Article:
Kyrgyzstan supports new format for cooperation between Central Asian states


Kyrgyzstan supported the initiative of Uzbekistan to hold annual informal consultations of the leaders of Central Asian countries.

This was stated in a joint statement of the presidents of Uzbekistan and Kyrgyzstan Shavkat Mirziyoyev and Sooronbai Jeenbekov.

“The Kyrgyz side expressed support for the initiative of Uzbekistan to hold consultative meetings of the heads of state of Central Asia on a regular basis,” the document said.

Also, support is expressed in the development of a mutually acceptable draft resolution of the UN General Assembly on strengthening regional and international cooperation on security, peace and sustainable development in the Central Asian region.

Within the framework of the official visit of Jeenbekov to Uzbekistan on December 13, negotiations were held with President Shavkat Mirziyoyev in narrow and extended formats, following which a number of documents were signed.

The initiative on regular consultations at the highest level was also supported by Kazakhstan, who proposed holding the first such meeting in Astana.

It is not a question of creating a new international organization or some kind of an integration structure, according to Mirziyoyev.

The activities of the new platform will be aimed exclusively at reconciling the hours on key issues.

Central Asia is extending from the Caspian Sea in the west to the border of western China in the east. It is bounded on the north by Russia and on the south by Iran, Afghanistan, and China. The region consists of the former Soviet republics of Kazakhstan, Uzbekistan, Tajikistan, Kyrgyzstan, and Turkmenistan.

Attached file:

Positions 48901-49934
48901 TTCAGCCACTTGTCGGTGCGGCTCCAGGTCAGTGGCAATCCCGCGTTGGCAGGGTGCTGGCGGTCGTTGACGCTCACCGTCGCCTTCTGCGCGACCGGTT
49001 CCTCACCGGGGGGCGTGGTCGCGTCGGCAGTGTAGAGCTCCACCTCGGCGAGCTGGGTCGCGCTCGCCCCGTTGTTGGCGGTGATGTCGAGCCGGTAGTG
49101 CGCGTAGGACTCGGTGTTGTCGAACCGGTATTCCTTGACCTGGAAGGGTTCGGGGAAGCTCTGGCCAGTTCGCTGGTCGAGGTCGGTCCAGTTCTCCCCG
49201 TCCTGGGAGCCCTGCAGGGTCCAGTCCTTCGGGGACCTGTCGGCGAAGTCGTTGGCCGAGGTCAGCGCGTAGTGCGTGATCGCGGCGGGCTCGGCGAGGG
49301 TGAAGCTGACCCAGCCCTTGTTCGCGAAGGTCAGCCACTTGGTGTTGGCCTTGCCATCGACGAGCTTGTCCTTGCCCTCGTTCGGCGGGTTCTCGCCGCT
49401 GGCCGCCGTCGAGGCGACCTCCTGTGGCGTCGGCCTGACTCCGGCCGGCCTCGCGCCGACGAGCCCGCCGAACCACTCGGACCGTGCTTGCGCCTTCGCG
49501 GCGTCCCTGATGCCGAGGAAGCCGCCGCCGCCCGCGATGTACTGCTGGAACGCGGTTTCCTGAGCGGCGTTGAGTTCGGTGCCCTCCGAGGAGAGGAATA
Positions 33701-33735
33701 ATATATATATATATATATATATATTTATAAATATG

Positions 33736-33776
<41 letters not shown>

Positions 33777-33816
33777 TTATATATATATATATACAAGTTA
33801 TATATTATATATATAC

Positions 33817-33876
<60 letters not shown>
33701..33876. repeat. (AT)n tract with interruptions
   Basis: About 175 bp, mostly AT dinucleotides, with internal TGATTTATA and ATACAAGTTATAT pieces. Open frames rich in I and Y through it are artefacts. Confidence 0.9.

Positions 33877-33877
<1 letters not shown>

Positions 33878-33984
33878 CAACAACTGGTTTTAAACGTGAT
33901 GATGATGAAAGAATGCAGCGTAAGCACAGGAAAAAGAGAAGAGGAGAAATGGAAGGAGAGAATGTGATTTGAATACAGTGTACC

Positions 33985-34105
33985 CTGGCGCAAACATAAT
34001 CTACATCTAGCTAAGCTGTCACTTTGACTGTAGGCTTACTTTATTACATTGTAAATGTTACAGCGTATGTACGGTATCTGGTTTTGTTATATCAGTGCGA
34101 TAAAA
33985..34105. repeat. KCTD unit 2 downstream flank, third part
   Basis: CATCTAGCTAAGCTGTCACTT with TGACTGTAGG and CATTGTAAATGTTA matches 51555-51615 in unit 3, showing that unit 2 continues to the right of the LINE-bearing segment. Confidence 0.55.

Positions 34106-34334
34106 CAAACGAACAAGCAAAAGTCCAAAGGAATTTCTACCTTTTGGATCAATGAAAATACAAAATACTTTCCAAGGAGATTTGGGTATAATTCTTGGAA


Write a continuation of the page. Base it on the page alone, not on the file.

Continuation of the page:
Central Asia’s economic activity is centered on irrigated agriculture in the south and on heavy and light industry and mining in Kazakhstan.

Of the five Central Asian countries, Uzbekistan, with a population of 30.9 million, is the most populous Central Asian country.

Over the past decade, Central Asia has emerged as a vital region in the global energy market as the world’s economic center has shifted eastward.

Central Asia has long possessed large volumes of oil and natural gas, but for decades, the region’s energy infrastructure remained underdeveloped due to a number of reasons. 

Kazakhstan is the region’s leading oil producer and ninth-largest country in the world. Turkmenistan is the region’s main gas exporter, and exports its reserves directly to China through the Central Asia-China Gas Pipeline. Uzbekistan also supplies gas through the upgraded pipeline network.

Turkmenistan is also among the main cotton exporters of the world. The country seeks to achieve about 1.05 million cotton harvest this year.

Tajikistan is the smallest oil reserve holder in Central Asia. The country has 4.4 gigawatts (GWe) of generating capacity, about 90 percent of which is hydroelectric.

Now, the Central Asian nations seek to diversify their export destinations and are viewed as favorable investment opportunities by many Western companies.

By Kamila Aliyeva for AzerNews.